Singh claimed on Tuesday that the conflict between the Chinese and Indian forces in the Galwan Valley on June 15 caused heavy casualties to the Chinese side. However, Hu Xijin, editor-in-chief of the Huan Qiu Shi Bao, learned from Chinese sources on June 17 that the number of Chinese officers and soldiers killed in that serious physical clash was far less than the number of Indian officers and soldiers killed — a total of 20 (Indian troops killed), many of whom froze to death after failing to receive medical treatment for their injuries. In the clashes on the Northern shore of Pangong Lake, the Indians “pre-empted” (i.e., crossed the border), seized the high ground, and pelted the PLA with stones from above. But the heroic PLA soldiers, undaunted by the Indian threat, stormed the high ground and drove the Indians away. Our troops now have overall confrontational (positional) advantage at a number of points.
In his regular press conference on the 17th, Chinese Foreign Ministry spokesman Wang Wenbin said in answer to queries regarding “disengagement” that China’s border troops have always strictly abided by agreements between the two countries, and are committed to safeguarding China’s territorial sovereignty, and to maintaining peace and tranquility in the border areas. And that the most pressing task now was for the Indian side to correct its wrongdoing immediately, disengage as soon as possible to break (eye ball to eye ball) contact and take practical actions to promote the easing of tensions on the border.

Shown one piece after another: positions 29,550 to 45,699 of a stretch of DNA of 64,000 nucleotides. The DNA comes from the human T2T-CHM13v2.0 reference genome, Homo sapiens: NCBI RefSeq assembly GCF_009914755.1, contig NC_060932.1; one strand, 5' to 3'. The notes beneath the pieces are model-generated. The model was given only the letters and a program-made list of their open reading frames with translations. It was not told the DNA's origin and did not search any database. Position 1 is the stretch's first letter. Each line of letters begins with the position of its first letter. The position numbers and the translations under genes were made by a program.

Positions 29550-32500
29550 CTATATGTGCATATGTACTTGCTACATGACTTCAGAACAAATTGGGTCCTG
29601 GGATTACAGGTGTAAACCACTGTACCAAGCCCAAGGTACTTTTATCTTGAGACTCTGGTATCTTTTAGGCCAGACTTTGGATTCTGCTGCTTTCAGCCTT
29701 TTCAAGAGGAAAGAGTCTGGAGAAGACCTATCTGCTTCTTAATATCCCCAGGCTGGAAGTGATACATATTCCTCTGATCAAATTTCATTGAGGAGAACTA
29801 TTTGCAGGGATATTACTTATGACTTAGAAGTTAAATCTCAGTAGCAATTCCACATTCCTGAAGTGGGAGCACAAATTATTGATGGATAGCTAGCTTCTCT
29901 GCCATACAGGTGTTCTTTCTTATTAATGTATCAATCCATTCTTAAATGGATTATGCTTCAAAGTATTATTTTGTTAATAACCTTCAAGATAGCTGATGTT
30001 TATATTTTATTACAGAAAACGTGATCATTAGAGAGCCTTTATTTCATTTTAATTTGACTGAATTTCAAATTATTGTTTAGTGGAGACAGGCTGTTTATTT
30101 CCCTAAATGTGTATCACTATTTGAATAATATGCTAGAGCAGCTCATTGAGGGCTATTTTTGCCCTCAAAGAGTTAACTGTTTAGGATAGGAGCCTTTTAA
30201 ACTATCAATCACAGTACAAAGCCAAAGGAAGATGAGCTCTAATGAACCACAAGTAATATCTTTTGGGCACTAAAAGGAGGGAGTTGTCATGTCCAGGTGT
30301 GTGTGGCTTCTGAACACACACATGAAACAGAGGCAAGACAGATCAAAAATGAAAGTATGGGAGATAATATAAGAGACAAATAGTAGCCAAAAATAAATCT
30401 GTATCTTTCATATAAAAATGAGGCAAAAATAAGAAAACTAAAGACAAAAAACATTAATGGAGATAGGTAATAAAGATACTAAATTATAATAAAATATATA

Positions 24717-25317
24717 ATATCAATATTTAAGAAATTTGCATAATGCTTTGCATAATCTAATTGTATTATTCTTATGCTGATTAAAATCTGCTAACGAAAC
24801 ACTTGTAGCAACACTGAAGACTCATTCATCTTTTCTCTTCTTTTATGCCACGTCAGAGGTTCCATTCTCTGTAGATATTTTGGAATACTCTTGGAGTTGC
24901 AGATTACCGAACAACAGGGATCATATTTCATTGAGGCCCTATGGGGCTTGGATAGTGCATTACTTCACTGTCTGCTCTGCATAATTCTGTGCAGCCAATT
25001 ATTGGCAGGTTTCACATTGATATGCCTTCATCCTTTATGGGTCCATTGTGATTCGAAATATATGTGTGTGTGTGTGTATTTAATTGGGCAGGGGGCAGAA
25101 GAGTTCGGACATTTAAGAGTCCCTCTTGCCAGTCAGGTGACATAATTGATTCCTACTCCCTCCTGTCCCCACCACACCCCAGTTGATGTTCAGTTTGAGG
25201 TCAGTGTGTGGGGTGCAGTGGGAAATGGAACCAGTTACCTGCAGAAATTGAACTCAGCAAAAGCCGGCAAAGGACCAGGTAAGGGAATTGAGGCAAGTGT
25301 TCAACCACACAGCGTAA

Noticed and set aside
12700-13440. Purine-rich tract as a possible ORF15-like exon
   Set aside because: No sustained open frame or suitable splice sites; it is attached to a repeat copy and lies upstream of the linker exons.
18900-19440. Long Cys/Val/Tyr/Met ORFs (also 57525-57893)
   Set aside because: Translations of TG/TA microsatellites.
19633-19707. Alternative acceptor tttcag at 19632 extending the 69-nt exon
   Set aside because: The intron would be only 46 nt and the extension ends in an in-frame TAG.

The “Huan Qiu Shi Bao” reporter noted that during this round of Indian Parliament, the Sino-Indian border confrontation and Sino-Indian bilateral relations have attracted much attention. According to India’s New Delhi TV report on the 17th, Indian Minister of State for Foreign Affairs Murali Dharan responded in writing to clearly reply “no” in response to a member’s question on whether India’s recent bilateral relations with Nepal, China, Bangladesh, Sri Lanka, Afghanistan, Myanmar and other neighboring countries had deteriorated. In addition, legislators also asked whether China was vigorously developing good relations with the above-mentioned five countries, and about the “steps taken by India to establish friendly relations with its neighbours”. Muralidharan responded to say that India’s relations with other countries should first be based on its own position, independent of the relations between these countries and third countries. India has always attached the highest priority to development of relations with neighboring countries.
According to Indian media reports, recently, the PLA installed several loudspeakers in the Sino Indian border confrontation area, continuously playing songs from the northern Indian state of Punjab to the Indian army. Indian media speculated that this was a move by the Chinese side to divert the attention of the Indian side, or to relieve pressure on itself. Some Indian netizens speculated that this was “China being afraid and looking for a truce with a low profile”. However, a person familiar with the matter told the Huan Qiu Shi Bao on the 17th that the Indian side had not understood this correctly. What China wanted to convey was that the Indian army was “besieged on all sides”. The Chinese use the metaphor of “besieged on all sides” to describe a situation in which the opponent (Indian Army) is surrounded by enemies on all sides, isolated and in trouble.